ABUSE & VIOLENCE IN THE CHURCH, BLOG INFORMATION, Julie Anne's Personal Stories, SPIRITUAL SOUNDING BOARD

Thanks for Bearing with Me!

On the 13th, I will have completed one month at my new job. I love it. The people are great and I could not have picked a job so well-suited for me.

However, it means things are different with my blogging and advocacy work. Because I work four 10-hour days (10-1/2 hrs including lunch), when I get home, I am entirely spent. I’ve tried to do blog posts when I get home. I give up. I can’t. At least I haven’t been able to yet while I’m still learning so much at my job.

At my job, not only am I immersed with cyber security around me (I love that I’m able to apply my schooling), but I’m also dealing with the government contractors, and so.many.acronyms. So, I’m being immersed in cyber lingo and government acronym lingo, and every available brain cell is dissecting sentences with unfamiliar terms and acronyms, and trying to make sense of it all. And . . . on top of that, I’m learning project management, the culture, the people, etc. It’s very exciting and fun. I love the challenge and the environment is great. But, yeah, no wonder I’m tired.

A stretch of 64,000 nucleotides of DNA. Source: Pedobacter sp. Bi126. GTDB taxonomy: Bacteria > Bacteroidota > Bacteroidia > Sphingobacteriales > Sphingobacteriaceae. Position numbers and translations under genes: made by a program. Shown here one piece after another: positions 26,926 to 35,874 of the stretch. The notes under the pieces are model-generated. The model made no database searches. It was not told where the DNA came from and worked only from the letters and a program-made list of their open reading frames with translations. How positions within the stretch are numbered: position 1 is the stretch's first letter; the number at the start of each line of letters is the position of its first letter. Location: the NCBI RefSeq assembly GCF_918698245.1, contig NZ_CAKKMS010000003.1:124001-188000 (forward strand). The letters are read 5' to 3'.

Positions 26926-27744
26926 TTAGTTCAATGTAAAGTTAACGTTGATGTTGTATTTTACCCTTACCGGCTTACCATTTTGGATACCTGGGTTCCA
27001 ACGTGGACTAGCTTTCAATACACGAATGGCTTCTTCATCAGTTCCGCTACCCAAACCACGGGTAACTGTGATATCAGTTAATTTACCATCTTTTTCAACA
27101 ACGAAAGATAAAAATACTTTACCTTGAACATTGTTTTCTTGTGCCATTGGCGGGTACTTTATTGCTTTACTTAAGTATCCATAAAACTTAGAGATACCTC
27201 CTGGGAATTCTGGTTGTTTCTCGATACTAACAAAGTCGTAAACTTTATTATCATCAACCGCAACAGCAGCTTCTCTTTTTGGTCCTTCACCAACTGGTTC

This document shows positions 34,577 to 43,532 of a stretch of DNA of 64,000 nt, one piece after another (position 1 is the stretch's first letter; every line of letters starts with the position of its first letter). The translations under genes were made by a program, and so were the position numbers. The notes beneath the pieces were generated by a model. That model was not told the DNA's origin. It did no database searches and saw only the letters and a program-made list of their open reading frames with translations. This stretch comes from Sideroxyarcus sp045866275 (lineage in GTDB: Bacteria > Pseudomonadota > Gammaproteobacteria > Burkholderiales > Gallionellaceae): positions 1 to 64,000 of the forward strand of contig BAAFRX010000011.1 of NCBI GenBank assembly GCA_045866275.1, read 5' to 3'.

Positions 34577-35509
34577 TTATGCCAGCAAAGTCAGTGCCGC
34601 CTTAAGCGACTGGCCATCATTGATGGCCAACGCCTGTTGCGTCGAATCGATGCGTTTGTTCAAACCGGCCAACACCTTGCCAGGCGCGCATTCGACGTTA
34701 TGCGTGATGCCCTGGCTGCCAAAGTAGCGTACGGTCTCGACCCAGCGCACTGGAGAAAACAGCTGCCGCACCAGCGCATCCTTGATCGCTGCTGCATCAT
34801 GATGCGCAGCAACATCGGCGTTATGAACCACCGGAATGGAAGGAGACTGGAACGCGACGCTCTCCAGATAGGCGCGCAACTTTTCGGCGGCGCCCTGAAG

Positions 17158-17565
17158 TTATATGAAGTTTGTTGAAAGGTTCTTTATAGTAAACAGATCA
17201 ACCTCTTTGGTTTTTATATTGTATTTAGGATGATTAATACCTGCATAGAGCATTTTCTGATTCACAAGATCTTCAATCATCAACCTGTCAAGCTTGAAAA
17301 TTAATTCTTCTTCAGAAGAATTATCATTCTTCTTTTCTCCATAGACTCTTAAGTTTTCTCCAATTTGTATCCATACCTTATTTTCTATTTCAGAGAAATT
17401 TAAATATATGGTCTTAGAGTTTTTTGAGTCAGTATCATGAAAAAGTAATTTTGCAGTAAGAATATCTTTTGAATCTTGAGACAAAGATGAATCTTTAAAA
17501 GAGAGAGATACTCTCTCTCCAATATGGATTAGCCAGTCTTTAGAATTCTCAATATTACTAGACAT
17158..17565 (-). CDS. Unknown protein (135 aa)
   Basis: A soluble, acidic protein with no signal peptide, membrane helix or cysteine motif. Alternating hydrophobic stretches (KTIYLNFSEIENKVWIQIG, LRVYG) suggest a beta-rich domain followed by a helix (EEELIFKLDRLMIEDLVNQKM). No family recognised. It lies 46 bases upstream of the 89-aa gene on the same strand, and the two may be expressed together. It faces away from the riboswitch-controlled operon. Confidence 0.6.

One thing that has been good about this job is that it has given me a break from trauma-related topics while I’m working. For the past 8 years (this month!), I have dealt with abuse-related topics seven days a week. Working gives a healthier balance and will likely prevent the compassion fatigue and emotional burnout I experienced last year. That was not fun, and I want to be mindful of where I am emotionally and be proactive in living in a healthy way.

I know I don’t have to share this stuff, but I’m an open book, and I like to share my journey and experiences because personal stories help people in their own journeys.